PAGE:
The controversial tweet from Trump about South Africa hit the currency and it could get worse



Trump tweet hits the edge

The ZAR sold Thursday news about the fact that Donald Trump had instructed Mike Pompeo, the US Secretary of State, to thoroughly study the issue of the expropriation of land by farmers in South Africa & # 39; Now that the American foreign and economic policy is merging this year, investors have naturally worried about whether Washington could use the economic sanction tool to bring about change.

For reference, the ruling ANC party in South Africa is currently investigating how the Constitution can be changed to potentially expropriated agricultural land without compensation. A parliamentary review committee will come back with an opinion on this issue by the end of August.

What would this lead to and how could the edge react?

It seems unlikely that the Trump government would attack this issue with as much gusto as it did against China (unfair trade and big threat), Russia (electoral fatigue) or Turkey (with an American evangelical predecessor). Nevertheless, the situation is definitely worth monitoring.

If Washington decided that action was to be taken, the world would naturally look at the trade exposure of South Africa to the US. Here, 7% of South African exports go to the US and South Africa has an annual commodity surplus of $ 2 billion – mostly in precious metals, stone and vehicles. A specific focus may be that South Africa is eligible for the African Growth and Opportunity Act, a Bill Clinton initiative that provides a tax-free status for imports from the US from eligible African countries.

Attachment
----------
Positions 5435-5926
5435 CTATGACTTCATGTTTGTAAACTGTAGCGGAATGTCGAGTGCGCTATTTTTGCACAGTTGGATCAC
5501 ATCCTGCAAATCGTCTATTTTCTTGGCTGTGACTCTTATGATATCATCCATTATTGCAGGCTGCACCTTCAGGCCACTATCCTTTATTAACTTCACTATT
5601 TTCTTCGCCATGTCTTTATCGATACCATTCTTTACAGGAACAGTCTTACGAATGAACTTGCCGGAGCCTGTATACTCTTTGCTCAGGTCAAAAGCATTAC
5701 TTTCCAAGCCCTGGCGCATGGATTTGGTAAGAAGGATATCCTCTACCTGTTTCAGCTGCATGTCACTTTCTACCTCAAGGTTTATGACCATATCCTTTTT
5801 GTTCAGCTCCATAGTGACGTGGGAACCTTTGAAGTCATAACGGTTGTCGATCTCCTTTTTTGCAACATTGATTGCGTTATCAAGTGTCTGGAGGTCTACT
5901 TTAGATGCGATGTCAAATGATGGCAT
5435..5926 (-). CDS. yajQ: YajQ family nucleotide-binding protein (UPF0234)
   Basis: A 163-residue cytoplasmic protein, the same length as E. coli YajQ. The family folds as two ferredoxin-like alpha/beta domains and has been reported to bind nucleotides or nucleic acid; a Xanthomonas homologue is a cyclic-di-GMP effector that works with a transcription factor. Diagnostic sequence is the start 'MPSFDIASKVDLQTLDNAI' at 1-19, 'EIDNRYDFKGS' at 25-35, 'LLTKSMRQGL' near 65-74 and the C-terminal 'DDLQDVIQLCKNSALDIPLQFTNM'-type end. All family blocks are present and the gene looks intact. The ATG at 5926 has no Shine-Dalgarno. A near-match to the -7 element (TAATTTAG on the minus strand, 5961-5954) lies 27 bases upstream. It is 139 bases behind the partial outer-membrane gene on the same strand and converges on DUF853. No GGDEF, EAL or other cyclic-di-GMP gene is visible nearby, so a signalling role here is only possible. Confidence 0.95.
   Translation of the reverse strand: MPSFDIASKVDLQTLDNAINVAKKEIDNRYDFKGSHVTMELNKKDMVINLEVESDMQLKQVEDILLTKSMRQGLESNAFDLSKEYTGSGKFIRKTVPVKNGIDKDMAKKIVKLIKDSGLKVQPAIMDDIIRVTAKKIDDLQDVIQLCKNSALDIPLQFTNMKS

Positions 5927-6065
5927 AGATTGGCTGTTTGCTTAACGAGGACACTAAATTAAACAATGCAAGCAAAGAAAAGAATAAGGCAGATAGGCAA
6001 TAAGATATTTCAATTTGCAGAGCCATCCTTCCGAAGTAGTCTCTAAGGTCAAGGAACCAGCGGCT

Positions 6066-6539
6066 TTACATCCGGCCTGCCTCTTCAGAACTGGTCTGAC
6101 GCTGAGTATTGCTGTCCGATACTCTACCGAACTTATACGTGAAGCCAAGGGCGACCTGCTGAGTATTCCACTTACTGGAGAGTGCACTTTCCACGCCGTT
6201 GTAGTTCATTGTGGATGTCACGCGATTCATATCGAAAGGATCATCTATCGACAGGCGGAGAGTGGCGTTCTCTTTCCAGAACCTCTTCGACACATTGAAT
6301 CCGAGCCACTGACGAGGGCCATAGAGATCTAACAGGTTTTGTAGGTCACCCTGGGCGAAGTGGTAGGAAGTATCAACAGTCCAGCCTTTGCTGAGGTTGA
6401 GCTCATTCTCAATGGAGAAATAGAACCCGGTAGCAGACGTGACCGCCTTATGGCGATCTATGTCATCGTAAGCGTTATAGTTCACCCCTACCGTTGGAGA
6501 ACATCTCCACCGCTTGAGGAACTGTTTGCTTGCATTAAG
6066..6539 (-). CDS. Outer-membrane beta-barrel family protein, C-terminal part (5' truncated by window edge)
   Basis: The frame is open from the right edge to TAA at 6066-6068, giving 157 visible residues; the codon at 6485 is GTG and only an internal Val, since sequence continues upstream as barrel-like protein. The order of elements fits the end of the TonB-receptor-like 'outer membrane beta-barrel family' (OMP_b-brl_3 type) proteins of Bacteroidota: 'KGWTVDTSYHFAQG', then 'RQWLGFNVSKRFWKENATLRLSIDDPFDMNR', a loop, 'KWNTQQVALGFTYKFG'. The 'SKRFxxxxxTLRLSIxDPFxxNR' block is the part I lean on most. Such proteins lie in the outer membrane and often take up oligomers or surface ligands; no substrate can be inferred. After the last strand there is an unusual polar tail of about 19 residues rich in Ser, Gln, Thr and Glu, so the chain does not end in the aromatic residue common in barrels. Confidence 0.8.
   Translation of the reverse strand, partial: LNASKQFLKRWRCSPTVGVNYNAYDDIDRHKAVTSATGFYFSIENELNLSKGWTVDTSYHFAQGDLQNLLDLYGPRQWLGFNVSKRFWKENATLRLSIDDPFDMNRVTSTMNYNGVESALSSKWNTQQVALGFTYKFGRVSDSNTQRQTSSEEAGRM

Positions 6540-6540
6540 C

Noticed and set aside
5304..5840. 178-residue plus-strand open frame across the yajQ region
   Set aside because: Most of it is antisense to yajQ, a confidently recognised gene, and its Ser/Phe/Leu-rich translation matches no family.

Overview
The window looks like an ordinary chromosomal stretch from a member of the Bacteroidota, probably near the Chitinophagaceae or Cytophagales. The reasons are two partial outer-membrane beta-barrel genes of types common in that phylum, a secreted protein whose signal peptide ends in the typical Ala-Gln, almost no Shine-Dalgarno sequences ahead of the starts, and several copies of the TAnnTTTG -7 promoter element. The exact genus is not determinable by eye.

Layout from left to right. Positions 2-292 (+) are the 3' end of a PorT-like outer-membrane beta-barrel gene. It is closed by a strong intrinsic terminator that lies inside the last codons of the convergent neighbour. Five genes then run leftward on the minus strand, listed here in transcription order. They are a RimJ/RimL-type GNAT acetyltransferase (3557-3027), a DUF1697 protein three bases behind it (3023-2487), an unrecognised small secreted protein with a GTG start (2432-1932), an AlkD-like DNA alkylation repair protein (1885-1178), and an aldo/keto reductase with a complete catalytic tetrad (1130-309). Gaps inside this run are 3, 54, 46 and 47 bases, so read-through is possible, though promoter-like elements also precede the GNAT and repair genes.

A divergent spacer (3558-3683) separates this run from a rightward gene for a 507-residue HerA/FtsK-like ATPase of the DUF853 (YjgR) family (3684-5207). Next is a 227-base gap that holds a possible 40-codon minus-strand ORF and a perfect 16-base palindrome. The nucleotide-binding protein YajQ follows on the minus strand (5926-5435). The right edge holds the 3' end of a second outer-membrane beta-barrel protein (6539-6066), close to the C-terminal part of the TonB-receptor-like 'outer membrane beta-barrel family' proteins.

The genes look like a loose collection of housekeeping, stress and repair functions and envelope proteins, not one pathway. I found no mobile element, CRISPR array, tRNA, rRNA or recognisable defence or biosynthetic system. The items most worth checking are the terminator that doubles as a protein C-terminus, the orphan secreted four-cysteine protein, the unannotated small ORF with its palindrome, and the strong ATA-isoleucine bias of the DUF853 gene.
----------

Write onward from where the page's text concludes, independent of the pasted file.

What would be the unlikely event that Washington is the sanction threat in South Africa (actually South Africa was caught earlier this year on American steel and aluminum rates), how would the edge react?

The edge is typically a high beta currency for risk sentiment, given the relatively liquid equity and debt market and a prominent position in the benchmark indices of emerging markets. It is typically traded as a currency with high volatility and currently shows, compared with the dollar, a realized volatility of 27% per month. This is high compared to the Russian ruble (15%), Polish zloty (11%) and Mexican peso (14%).

Our medium-term real-value model (the BEER) is currently USD / ZAR, 8% above its fair value, but can easily be extended to the overvaluation range of 20-25% or 16-17 USD / ZAR in times of extreme care.


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